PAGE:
Workday will acquire Adaptive Insights for $1.55 billion in cash, with the transaction scheduled to close in the third quarter of this year. The combination adds Adaptive Insight’s well-developed cloud-based financial performance management software to Workday’s workforce and financial management suite. Workday says Adaptive will operate as a standalone business and continue with its current product strategy.
Although Adaptive Planning already had established integrations with Workday its product will remain a separate application. On the analyst call following the announcement, management stated that the immediate development issues are integrating the security model (which will support a single login for users of Adaptive and Workday), harmonizing metadata and the data model (to support a tighter integration between the financials and planning application) and making the product’s user interface consistent with Workday’s. I also expect that there will be ongoing work aimed at enhancing the scalability of the Adaptive Insights application and enriching the statutory consolidations capabilities to address the needs of larger corporations.
The economic rationale for the combination is that it provides Workday with a cloud-based financial performance management suite sooner than if it were to build it internally. The acquisition will pay off for Workday if it is able to generate significant additional subscription revenue to justify paying 13.6-times trailing four-quarters (ending April 2018) revenue for Adaptive and about twice the pending IPO valuation.
In concept, incremental subscription increases initially would be achievable by tapping into Workday’s existing customer base and sales resources. For example, dedicated Adaptive sales reps can be deployed quickly and relatively inexpensively to Workday’s worldwide offices compared to what it would have cost Adaptive Insights to do the same as a standalone company. Longer-term incremental growth likely will require the announced deeper integration and scalability investments that are planned. And it will require Workday’s customers to embrace an approach to planning and budgeting that I call “integrated business planning” (IBP).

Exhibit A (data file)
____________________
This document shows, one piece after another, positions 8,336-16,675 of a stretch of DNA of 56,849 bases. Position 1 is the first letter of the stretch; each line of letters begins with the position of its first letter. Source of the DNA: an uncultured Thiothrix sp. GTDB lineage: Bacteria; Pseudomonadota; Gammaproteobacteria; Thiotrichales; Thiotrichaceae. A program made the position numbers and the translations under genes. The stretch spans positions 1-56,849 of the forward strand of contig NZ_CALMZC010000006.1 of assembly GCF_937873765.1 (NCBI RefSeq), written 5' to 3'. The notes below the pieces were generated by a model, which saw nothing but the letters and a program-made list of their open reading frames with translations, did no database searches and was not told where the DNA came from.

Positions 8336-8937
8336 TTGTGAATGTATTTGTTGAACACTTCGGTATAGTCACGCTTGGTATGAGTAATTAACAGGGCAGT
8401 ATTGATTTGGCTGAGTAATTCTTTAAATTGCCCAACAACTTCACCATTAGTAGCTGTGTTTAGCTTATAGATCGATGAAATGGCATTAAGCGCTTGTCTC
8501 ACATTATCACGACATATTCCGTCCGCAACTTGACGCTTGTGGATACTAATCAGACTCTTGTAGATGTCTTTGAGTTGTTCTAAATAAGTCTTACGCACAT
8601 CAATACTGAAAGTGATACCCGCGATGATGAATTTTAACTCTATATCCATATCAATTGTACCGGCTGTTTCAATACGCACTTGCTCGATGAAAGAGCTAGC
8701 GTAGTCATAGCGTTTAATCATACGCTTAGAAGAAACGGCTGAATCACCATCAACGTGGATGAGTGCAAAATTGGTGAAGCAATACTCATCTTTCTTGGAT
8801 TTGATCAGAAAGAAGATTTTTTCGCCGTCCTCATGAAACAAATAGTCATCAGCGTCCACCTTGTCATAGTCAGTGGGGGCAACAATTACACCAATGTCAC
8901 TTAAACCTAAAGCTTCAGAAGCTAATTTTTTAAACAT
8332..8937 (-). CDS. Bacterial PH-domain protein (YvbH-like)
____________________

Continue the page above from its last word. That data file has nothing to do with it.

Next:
I reviewed Workday Planning when it was first released. Its core strength has been the tight integration of its workforce planning with Workday’s human capital management suite. Workday Planning will continue to address the workforce planning role going forward. As I’ve noted, the financial component was more of a budgeting than a business planning tool. The integration with the general ledger makes it easier for managers in higher education, government and nonprofit organizations to keep a tight grip on spending. Budgeting – a form of financial planning – satisfies the needs of entities in these sectors that must manage to a set of fixed allocations for expenditures. However, beyond fiscal control, budgeting capability has limited benefit for corporations that operate in dynamic markets.
I coined the term integrated business planning in 2009 to describe an enterprise-wide planning effort where the planning of each functional part of the company is linked to the plans of others in a persistent fashion. The term represents an approach to planning that provides more business value to an organization than budgeting alone. Businesses plan to determine the best way to succeed in reaching their goals. Budgeting is a financial control mechanism designed to prevent companies from failing because of overspending and serves the needs of the finance department in managing outlays and cash flows. It is essential for fiscal control but it has limited value for managing the operational parts of the business. IBP is designed to serve both needs.
Planning takes place across an entire enterprise – in sales, marketing, operations, finance and human resources – but today most of these plans stand alone. At best they are only indirectly linked, usually in the form of the company budget. Even here, our Next-Generation Business Planning benchmark research shows that only 30 percent of companies link individual business unit budgets together. The rest rely on less complete summaries over the budget period. Without direct links, updates are time-consuming.
Integrated business planning makes it possible to shorten planning cycles to promote agility and give better visibility into expectations across a company; this enables improved coordination and strategic alignment. Our research finds that two-thirds (66%) of companies that directly link information from business unit plans to a central plan have a planning process that works well. By contrast, only 40 percent of companies that copy the output of individual plans to a companywide plan have a planning process that works well and just 25 percent that have little or no connection between plans have a process that works well.
Although packaged planning and budgeting applications is a mature category (it’s been around in its current form since the 1980s) and the marketplace is crowded, standalone spreadsheets are still the software finance departments use most often. Our Office of Finance benchmark research finds that three-fourths (74%) of midsize and larger companies utilize them to manage their planning and budgeting processes. Workday’s opportunity in acquiring Adaptive Insights lies in convincing corporations to adopt an integrated business planning approach to planning and budgeting to replace their existing silo-based planning and financial budgeting activities. Then, of course, is the task of having them choose its software over multiple rivals in this category. Although corporations are slow to change ingrained habits such as the annual budget ritual, it’s possible that integrated business planning’s time has come.
SVP & Research Director